The Romeikes recently sold their house near Stuttgart in south-western Germany and bought a home in deepest Tennessee. Yet this is no ordinary story of a family emigrating from Europe to the US. The Romeikes were granted asylum in the US earlier this year after fleeing Germany in August 2008 because the authorities would not allow them to educate their children at home.
In an unprecedented case, an American immigration judge ruled in January that the Romeikes, together with their five children, were entitled to political asylum on the grounds that they faced persecution in their native country because of their determination to home school their children.
The ruling sent shock waves throughout Germany's educational establishment, in which each of the 16 states is responsible for its own school policy. In Germany, unlike the UK or the US, or indeed Denmark and France, home schooling is illegal and all children between the ages of six and 18 are required by law to attend a school approved by the education authorities or enrol in some form of vocational training.
Yet many parents are dissatisfied with conditions in regional state schools where classrooms are overcrowded and bullying and drug problems are not uncommon. Others, like the Romeikes, are also deeply devout Christians who feel they can educate their children better than anyone else.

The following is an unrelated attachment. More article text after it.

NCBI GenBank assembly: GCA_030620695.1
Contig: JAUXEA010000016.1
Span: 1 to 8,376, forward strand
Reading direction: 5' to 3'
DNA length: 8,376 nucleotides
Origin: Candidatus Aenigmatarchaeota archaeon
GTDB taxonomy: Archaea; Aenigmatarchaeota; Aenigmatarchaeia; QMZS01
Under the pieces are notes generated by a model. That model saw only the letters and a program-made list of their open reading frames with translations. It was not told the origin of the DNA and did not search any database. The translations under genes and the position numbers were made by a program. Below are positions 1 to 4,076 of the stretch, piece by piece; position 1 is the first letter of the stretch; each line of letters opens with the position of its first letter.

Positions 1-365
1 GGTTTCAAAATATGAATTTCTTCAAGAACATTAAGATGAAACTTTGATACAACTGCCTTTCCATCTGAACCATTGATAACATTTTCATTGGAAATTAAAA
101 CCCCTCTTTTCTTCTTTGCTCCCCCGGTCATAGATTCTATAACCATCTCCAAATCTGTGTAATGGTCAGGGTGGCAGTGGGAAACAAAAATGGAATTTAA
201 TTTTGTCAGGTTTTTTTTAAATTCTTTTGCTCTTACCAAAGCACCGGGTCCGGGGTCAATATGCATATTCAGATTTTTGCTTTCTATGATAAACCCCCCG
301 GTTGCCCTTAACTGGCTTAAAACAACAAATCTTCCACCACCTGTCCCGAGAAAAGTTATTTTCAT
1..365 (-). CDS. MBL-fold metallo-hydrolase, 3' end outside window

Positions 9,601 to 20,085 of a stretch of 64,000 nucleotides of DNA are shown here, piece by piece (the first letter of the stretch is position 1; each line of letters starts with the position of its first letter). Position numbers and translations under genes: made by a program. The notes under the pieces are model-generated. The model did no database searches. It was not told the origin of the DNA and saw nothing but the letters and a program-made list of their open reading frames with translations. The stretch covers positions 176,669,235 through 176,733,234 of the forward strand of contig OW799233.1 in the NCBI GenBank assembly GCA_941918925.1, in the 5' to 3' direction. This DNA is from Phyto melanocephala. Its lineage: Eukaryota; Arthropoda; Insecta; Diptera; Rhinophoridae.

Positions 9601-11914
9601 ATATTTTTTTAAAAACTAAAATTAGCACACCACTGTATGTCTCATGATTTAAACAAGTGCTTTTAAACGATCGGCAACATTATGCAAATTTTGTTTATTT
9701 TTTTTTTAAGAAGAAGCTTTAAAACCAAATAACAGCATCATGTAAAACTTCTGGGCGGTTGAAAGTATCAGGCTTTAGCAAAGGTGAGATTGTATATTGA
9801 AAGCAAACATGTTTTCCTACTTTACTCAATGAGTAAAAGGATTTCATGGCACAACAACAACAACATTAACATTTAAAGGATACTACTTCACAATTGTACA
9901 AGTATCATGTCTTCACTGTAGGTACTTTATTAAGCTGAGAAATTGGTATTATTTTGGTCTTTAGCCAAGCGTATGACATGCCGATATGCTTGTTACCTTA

But the German state clamps down hard on those who try to beat the system and keep their children out of school. In Germany, the provision of education is a state matter and school attendance obligatory. Parents who break the law face incremental fines the longer their children stay away from school. They also risk losing custody of their children and, in some cases, incurring jail sentences.
Hence home schooling figures in Germany are comparatively low - only around 1,000 children are taught at home compared with an estimated 40,000 to 50,000 in the UK (although the figures are uncertain) and between 1.5 million and two million in the US.
Still, German educationalists are convinced they are acting in children's best interests. In their eyes, school attendance represents a hard-won privilege that heralded a more enlightened age and freed children from hard physical labour so as to get an education.
Nevertheless, despite all the obstacles in Germany, some determined groups have had their way. Like, for example, "Twelve Tribes", a group of fundamentalist Christian parents in Bavaria, who some years ago were granted the right to have their children taught by their own teachers in a private school subject to state supervision. The parents objected to their children learning about sex education and evolutionary theory in state schools.
Meanwhile, back in Tennessee, the Romeikes would eventually like to apply for American citizenship. However, the US Department of Immigration is planning to file an appeal against the initial ruling granting them asylum. Germany's way may be the only way.